- Financial services firms are major targets of cyber attacks
- A recent report describes six “extreme but plausible” future cyber threats finance firms need to be aware of when thinking about which industries are prime targets for cyber security breaches, financial services certainly comes to mind.
All about Virtualization and Cloud Security | Recent Articles:
Financial services organizations operate with high volumes of valuable data, making them an attractive target for hackers. They are vulnerable to scams, fraud and banking Trojans, so data security in this sector is critical. IT executives struggle to optimize cybersecurity, as they often deal with low budgets and a lack of skilled workers to implement better security. These are top roadblocks, especially as open banking exposes their data and infrastructure to third-party vulnerabilities.
The financial services industry falls victim to cybersecurity attacks 300 times more often than any other. 47.5% of financial institutions were breached in the past year, while 58.5% have experienced an advanced attack or seen signs of suspicious behavior in their infrastructure, according to a Bitdefender white paper.
A look back on 2018 shows the financial services industry turned out to be the most at risk, with security incidents and breaches skyrocketing. Top threats to the financial services industry include cloud security and third-party risks, while the most prevalent techniques are DDoS, social engineering, spear-phishing, ransomware and insider threats, according to a Bitdefender white paper.
The financial services industry has been one of the most targeted in 2018, with third-party risks still the main cause of data breaches in this sector. Almost 50 percent of financial institutions were breached in the past year, found a survey conducted by Bitdefender, while almost 60 percent experienced an advanced persistent attack or seen signs of suspicious behavior in their infrastructure.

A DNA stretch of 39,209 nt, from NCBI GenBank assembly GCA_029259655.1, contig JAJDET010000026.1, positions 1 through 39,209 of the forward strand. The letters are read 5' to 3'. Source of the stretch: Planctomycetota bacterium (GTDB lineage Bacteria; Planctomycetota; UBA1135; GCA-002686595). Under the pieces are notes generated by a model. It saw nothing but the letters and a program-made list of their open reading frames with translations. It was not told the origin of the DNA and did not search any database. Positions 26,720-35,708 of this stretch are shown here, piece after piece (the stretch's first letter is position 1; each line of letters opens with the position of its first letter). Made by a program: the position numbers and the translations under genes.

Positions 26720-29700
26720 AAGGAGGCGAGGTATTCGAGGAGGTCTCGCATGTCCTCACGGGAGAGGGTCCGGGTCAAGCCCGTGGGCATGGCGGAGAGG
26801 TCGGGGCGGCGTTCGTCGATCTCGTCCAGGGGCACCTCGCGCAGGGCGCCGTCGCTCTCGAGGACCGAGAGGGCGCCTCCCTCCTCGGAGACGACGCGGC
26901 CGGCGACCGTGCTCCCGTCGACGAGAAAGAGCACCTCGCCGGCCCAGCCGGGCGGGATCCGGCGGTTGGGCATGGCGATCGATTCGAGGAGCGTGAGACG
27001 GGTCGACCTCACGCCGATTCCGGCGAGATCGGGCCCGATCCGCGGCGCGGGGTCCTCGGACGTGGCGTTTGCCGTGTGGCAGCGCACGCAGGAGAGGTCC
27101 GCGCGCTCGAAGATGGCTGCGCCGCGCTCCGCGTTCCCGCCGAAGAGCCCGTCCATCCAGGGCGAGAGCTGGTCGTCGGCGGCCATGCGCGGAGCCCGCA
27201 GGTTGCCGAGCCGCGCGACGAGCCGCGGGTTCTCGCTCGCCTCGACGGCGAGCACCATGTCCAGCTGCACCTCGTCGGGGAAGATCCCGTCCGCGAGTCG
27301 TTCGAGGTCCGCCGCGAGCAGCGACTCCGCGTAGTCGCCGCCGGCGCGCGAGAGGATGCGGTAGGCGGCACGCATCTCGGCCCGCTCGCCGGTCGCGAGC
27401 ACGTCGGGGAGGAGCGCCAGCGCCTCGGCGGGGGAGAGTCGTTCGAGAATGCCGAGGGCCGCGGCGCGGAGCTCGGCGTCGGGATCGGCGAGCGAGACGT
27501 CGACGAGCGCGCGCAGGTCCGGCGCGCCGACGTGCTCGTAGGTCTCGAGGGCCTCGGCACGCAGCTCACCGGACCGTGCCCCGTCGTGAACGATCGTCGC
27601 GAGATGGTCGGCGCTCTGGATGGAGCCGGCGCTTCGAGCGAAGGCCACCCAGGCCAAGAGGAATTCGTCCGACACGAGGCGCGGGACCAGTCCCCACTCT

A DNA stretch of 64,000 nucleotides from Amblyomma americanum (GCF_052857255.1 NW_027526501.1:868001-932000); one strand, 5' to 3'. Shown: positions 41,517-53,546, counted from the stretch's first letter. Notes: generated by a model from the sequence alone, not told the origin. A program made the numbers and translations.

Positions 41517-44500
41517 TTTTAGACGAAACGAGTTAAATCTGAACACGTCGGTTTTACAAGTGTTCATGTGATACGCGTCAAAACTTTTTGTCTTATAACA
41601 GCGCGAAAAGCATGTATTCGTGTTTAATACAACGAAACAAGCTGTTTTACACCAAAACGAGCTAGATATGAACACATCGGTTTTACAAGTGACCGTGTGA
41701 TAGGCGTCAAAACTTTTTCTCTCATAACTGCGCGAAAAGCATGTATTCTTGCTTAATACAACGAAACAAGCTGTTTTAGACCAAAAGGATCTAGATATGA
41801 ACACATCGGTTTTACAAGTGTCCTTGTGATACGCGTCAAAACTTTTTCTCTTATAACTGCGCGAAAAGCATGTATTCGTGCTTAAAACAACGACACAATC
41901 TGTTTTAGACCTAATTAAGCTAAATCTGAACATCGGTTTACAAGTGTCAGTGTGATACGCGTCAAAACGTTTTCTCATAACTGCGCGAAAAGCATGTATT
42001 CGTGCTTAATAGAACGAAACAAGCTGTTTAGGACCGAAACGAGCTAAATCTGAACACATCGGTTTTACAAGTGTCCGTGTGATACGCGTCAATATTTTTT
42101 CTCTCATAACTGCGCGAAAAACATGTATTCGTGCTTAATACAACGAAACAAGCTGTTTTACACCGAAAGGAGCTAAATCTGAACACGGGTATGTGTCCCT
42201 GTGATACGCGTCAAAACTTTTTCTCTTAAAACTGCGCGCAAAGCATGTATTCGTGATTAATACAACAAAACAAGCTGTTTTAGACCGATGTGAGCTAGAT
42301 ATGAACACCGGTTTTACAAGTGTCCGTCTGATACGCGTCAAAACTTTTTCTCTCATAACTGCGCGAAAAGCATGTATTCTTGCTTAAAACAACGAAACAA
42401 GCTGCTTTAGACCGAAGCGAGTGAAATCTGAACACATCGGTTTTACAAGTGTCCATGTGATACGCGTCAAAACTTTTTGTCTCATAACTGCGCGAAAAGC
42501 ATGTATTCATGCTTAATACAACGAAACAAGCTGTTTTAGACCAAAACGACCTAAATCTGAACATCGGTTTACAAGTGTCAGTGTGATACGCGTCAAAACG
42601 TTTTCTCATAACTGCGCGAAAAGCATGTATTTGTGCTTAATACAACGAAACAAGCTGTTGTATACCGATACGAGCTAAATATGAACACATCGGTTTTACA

As many as 93 percent of companies in the Forbes Global 2000 list don’t include a vulnerability disclosure policy among top business concerns, according to HackerOne’s The Hacker-Powered Security Report 2018, a deep dive into bug bounty and vulnerability disclosure in the financial services and insurance industries.
Bitdefender has recently investigated a series of advanced cyberattacks aimed at financial institutions, designed to covertly exfiltrate massive amounts of money in coordinated strikes.
Businesses cannot come up with a mitigation strategy to efficiently detect, identify and manage insider threats, according to research from the Ponemon Institute, so they risk the loss of critical confidential data and resources, network shutdown and reputational damage. In the past year, 159 organizations from the United States, Canada, Europe, Middle East, Africa, and the Asia-Pacific region dealt with 3,269 security breaches caused by insider threats due to plain negligence.
The ease-of-exploit rating has made the financial sector a cybercrime magnet for years, especially for targeted extortion attacks. The industry has fallen victim to numerous security breaches, data exfiltration hacks, DDoS attacks taking down global online operations and disrupting services, and has lost millions to malware and ransomware attacks. So what’s next?
Ever since the first data breach notification law went into effect July 1, 2003 in California (SB 1386), there has been controversy surrounding what types of data being exposed should trigger data breach notifications, who should be notified, and how quickly they should be notified. In fact, it’s become somewhat of a mess.
It’s hard to believe but the conversation around how security fits in DevOps has been going on for years. It was in 2012 when Gartner analyst Neil MacDonald wrote his blog DevOps Needs to Become DevOpsSec. In this blog MacDonald wrote “DevOps seeks to bridge the development and operations divide through the establishment of a culture of trust and shared interest among individuals in these previously siloed organizations. However, this vision is incomplete without the incorporation of information security, which represents yet another silo in IT.”
A recent cyberattack on India’s City Union Bank abused the SWIFT global payments platform to transfer $2 million into accounts in Dubai, Turkey and China. While details of the cyberattack were not made public as the incident is still under investigation, officials claim hackers disabled the bank’s SWIFT-connected printer on Feb. 6, preventing City Union Bank from receiving any acknowledgement messages for the three fraudulent transactions.